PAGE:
Depression risk can increase for patients living with worsening vision impairment, according to a growing body of literature. Optometry has a number of tools at its disposal to improve quality of life in patients with low vision, including hand-held magnifiers, video magnifiers, telescopes, and audio books.1 But does the optometrist’s duty end once they have dispensed low vision aids and provided the patient with a brief tutorial? While optometrists may not be trained to diagnose or treat mental disorders, they can refer patients for psychological evaluation based on their presentation during an exam. A 2021 study shows that depression risk is almost 3 times greater in patients with low vision compared with individuals without vision impairment (odds ratio [OR], 2.82; 95% CI, 1.90–4.21).2 An enhanced awareness of mental disorders among individuals with vision loss may enable clinicians to encourage these patients to seek appropriate care, akin to how optometry monitors and refers for other systemic diseases, such as diabetes, heart disease, and rheumatoid arthritis.3
Depression, anxiety, and other mental disorders are not unique to individuals with low vision, but vision loss can exacerbate feelings of inadequacy and helplessness, lead to embarrassment, and prompt individuals to discontinue activities that once provided meaning in their lives.4 To ensure adequate mental health treatment for patients with vision loss, optometrists must become familiar with the available resources.
Look for Signs and Evaluate
“I do believe educating eye care professionals on what vision resources are available to their patients in their state and local communities is the first step,” Margo Siegel, a licensed master social worker (LMSW) specializing in treating children, adults and families affected by vision loss explained. “[Optometrists] need to be aware of what symptoms to look for after stating the [low vision] diagnosis and who to refer their patients to if mental health issues are noticed.”
One resource that may provide a starting point for determining depression-related symptoms is the Patient Health Questionnaire (PHQ)-9, a 9-question diagnostic tool used to detect depression severity. Although the PHQ-9 is not specific to determining depression presence and severity among individuals with vision impairment, research suggests that this diagnostic tool demonstrates appropriateness and possesses the psychometric properties necessary for screening these individuals.5 No formal training in mental health counseling or Rasch procedures is necessary to obtain clinically meaningful data that can be shared with psychologists, psychiatrists, social workers, and other mental health professionals.6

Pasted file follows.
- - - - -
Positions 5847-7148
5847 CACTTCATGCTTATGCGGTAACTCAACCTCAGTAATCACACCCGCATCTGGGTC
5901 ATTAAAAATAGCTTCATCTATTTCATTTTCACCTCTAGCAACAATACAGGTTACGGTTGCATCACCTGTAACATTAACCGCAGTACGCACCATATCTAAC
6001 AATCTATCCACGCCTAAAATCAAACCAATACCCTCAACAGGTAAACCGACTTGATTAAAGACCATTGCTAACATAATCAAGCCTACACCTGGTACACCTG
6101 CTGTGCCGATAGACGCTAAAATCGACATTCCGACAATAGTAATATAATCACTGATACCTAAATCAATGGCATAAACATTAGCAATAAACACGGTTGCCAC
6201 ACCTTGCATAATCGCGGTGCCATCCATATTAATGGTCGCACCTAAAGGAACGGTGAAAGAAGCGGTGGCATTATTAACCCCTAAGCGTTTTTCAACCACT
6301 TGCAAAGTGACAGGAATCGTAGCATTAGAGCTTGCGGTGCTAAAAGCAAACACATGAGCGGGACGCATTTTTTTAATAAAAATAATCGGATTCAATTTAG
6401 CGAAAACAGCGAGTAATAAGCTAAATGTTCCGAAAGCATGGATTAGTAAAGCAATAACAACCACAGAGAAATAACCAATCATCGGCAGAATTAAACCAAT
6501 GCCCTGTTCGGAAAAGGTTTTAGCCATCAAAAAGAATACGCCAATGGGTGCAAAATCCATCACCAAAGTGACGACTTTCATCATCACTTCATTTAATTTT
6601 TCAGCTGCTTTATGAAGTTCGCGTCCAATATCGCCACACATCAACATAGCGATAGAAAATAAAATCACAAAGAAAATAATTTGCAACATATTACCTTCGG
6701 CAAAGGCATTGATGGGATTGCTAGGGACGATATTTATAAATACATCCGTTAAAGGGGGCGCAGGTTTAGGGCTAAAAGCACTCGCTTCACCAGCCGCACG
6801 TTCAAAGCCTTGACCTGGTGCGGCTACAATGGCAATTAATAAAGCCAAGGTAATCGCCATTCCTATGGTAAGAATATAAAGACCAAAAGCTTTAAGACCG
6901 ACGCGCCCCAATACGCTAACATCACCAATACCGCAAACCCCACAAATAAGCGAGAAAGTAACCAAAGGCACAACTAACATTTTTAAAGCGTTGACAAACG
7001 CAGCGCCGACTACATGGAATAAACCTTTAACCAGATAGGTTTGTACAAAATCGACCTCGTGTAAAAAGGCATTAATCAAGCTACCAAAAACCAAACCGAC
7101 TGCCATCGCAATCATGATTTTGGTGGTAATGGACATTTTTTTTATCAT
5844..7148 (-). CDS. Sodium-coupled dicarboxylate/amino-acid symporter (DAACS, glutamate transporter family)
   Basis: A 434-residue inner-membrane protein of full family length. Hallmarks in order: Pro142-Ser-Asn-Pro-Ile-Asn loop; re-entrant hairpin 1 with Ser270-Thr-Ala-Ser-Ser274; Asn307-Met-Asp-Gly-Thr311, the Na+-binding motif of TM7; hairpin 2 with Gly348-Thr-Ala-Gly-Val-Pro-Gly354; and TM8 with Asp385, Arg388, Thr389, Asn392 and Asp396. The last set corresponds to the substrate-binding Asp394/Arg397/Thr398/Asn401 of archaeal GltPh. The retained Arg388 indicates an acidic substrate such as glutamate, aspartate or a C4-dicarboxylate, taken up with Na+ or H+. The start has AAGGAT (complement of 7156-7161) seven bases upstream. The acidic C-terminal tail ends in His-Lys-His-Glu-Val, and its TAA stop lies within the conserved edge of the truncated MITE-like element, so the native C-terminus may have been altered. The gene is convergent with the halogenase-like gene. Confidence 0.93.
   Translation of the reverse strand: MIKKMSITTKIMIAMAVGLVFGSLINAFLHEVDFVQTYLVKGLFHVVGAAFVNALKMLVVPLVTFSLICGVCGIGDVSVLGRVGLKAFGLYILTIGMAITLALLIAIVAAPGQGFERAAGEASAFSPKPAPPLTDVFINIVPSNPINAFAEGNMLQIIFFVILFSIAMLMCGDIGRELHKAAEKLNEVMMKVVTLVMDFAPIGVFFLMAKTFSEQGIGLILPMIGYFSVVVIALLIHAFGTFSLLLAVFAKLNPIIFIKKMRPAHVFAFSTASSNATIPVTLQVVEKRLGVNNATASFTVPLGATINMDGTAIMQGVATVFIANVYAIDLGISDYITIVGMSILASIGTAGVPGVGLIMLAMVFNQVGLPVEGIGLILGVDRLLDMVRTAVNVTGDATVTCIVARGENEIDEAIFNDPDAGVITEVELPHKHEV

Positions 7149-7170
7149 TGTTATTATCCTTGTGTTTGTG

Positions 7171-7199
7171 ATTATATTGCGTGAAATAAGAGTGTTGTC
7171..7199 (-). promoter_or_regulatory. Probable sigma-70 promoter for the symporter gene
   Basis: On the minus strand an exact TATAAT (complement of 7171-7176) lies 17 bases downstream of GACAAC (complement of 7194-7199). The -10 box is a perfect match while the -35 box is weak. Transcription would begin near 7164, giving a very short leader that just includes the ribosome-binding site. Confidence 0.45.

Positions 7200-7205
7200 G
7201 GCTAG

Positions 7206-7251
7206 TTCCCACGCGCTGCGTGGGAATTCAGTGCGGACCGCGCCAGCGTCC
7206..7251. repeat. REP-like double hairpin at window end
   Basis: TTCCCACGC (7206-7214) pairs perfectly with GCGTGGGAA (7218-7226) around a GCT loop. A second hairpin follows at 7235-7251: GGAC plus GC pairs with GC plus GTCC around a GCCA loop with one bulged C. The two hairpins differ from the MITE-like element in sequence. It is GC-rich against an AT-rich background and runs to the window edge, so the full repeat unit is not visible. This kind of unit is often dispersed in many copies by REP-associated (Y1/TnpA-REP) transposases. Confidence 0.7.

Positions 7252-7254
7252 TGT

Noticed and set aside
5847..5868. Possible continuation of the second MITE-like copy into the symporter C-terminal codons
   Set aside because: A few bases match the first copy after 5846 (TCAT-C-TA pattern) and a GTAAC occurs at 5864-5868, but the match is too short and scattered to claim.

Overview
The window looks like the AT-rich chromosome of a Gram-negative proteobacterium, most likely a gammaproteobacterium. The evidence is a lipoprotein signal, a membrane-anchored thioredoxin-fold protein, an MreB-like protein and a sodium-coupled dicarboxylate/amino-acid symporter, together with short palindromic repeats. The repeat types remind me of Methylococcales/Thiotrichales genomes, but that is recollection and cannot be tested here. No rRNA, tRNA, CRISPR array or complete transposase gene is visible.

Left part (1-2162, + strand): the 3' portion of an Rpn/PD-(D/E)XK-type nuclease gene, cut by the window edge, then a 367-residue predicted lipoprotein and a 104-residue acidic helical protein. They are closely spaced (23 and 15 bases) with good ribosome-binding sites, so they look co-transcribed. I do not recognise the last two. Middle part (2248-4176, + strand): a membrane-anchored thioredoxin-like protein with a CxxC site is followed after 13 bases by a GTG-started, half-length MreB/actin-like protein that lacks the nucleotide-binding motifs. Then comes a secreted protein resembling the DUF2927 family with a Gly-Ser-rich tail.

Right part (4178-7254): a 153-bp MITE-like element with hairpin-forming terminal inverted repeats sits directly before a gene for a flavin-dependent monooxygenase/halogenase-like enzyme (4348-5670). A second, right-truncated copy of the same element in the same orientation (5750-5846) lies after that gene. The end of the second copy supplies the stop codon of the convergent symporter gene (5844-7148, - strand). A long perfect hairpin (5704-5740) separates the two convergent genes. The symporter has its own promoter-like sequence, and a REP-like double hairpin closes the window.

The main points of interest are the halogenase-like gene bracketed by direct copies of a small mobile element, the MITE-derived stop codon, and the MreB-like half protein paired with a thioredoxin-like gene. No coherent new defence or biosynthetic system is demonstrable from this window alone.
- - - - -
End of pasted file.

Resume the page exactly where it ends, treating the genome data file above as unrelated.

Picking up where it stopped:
“[The PHQ-9] is a simple test that can give you some solid clinical data when you go to refer your patients [for mental health care]” according to Tracy Matchinski, OD, an associate professor at the Illinois College of Optometry who practices low vision rehabilitation at both the Chicago Lighthouse for the Blind and the Illinois College of Optometry. “It will give you insight into the patient’s mental health status, because not all depression is easily visible to those not trained in mental health.”
Clinically validated diagnostic instruments can help clinicians identify depression, but sometimes a simple conversation with the patient and correspondence with the primary care physician (PCP) can also be useful. “Loss of vision represents a big change in one’s life and a big change in one’s health status, and we should be asking our low vision patients how they are coping with their vision impairment,” according to Rebecca Marinoff, OD, an associate clinical professor at the State University of New York (SUNY) College of Optometry who serves as the institution’s low vision rehabilitation residency supervisor. “If we find evidence of a mental health concern, we should let the patient know of our concerns and write a letter (with the patient’s consent) to the patient’s PCP and ask the PCP to consider a referral to a mental health provider. The PCP is in a good position to make this referral because they are able to refer the patient to a mental health provider who is on the patient’s insurance panel.”